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I'm renting a home that was built in 1982 and has some issues. Mainly, it needs all new windows, the attic insulation needs to be redone, and the doors should be replaced, but at the very least needs new weather stripping.

It is a two story home and the hard freeze we just went through really opened my eyes. Despite the fact that we ran the heater at 72, there was a significant difference between the upstairs and downstairs temps, a 12 degree difference to be precise. While things were quite toasty upstairs, down stairs was cold and unbearable. We have only one thermostat and all vents were open.

Near the doors and windows, you can feel the cold coming in, almost like the window is open. In fact, may days it sounds like the windows are open, but they aren't. I've applied caulk to the exterior of the windows to help with not much luck. I'm renting the home so spending thousands on new windows is out of the question. It's a situation where we are renting now with the option to buy within the next year or two, but there is obviously no guarantee.

Are there any options to at least mitigate the poor efficiency or am I just screwed in that regard. Summers aren't much better considering its a 2400 sq. ft home and the electric bill was in excess of $750/ month, which to me is ridiculous. Any ideas, feedback, etc is appreciated.

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    As a renter not much you can do, unless the landlord approves and maybe give you a discount on the rent. Warm air rises so closing upstairs vents and pumping the heat down stairs might help a bit to even out the heat. Weatherstripping around the doors and maybe those window insulation kits if the windows are drafty.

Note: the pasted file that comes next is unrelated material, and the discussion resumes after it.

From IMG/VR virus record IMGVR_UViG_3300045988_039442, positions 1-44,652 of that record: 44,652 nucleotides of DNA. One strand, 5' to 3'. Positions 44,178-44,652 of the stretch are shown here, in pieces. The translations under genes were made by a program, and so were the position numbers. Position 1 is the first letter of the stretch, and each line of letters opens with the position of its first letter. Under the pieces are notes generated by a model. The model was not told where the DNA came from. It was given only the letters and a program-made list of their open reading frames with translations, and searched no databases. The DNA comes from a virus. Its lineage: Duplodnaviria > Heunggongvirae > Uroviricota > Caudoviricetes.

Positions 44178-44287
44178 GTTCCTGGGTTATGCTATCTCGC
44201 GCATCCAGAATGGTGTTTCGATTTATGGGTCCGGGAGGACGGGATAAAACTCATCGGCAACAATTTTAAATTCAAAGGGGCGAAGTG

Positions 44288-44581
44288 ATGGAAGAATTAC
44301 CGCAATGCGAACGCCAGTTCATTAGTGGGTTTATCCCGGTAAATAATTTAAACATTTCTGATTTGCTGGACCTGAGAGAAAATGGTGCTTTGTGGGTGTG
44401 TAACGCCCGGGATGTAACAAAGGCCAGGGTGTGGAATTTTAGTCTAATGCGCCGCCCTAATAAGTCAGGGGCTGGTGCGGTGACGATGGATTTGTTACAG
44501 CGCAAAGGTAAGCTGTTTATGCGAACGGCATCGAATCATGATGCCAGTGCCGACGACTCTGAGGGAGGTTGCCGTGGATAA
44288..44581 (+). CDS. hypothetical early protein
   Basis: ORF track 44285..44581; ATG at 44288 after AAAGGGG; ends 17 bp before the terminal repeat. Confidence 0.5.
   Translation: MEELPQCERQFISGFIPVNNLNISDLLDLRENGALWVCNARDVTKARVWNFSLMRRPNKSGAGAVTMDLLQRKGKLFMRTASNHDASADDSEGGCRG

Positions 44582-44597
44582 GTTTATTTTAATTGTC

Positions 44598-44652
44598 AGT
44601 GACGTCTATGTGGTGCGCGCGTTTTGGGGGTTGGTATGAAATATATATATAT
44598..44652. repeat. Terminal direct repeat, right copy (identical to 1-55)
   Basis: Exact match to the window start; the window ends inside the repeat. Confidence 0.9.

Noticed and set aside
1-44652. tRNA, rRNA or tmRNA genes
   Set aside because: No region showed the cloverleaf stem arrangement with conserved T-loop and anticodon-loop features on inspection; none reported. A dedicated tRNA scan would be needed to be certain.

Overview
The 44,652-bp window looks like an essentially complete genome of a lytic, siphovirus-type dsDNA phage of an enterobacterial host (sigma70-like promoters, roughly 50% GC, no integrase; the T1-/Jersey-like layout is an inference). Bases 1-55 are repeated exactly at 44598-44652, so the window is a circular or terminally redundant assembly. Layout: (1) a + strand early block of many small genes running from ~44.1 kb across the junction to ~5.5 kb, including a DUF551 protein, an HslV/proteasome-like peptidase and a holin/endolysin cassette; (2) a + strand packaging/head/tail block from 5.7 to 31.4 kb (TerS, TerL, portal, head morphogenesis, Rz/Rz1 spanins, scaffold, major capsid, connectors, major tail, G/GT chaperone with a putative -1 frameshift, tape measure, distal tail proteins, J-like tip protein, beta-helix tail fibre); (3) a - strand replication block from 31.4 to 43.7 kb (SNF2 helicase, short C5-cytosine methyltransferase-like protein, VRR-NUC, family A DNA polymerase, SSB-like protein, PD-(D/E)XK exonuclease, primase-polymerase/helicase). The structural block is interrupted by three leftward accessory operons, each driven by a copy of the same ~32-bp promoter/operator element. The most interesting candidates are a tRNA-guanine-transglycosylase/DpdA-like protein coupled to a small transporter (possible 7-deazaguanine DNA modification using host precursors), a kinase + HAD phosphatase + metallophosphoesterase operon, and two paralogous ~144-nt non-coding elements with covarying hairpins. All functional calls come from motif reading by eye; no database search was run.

– crip659
    Jan 19 at 23:35

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Window insulation kits can help. In a rental, I would recommend putting up painter's tape around the entire window, taping the double-sided tape there, and securing the plastic to the double-sided tape. I suggest this in a rental so that you're not trying to pull double-sided tape off of a painted wall. I've also used clear/opaque shower liners from the dollar store in a pinch when I've had a lot of windows to cover.

Depending on whether the windows are original (wood) with screens/storm windows or vinyl replacement windows - make sure the storm windows are down. They're intended to maintain/regulate the internal temperature of the house and will do so provided they're maintained/re-glazed every decade or so.

For the doors, if you're able to see light from the outside when the door is closed they'd need to be re-hung by a carpenter. When homes shift--all homes do this--the doors don't always shift accordingly. A short-term solution is foam weather stripping along the edge where the doors meet the frame; however, its not intended to be a a long-term fix. None of these suggestions are, hence the term 'home maintenance.'

These suggestions are intended to get you through the winter. Ultimately it is your landlord's responsibility to do things like have the furnace checked/maintained each fall/spring. Another thing they'd ideally look at is how old the insulation is in the home. These are not 'older home' issues, they're issues that present themselves when a home isn't maintained.

Source; past rental experiences, research, talking with people who preserve and restore midcentury homes. I'm not claiming that link is research, its a lot of the same advice I'd found in a single post.

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The obvious answer is to move and look for a better house.

Otherwise, look for heat transfer kits that you can install yourself. Better ones have winter/summer switch. This way you can transfer the heat to/from upstairs to downstairs. If you cant place them in the ceiling or walls, then you will have to live with ugly ducts.

If you have more than two floors and Or if you are able to, you can install multiple such units from one room to the room below.

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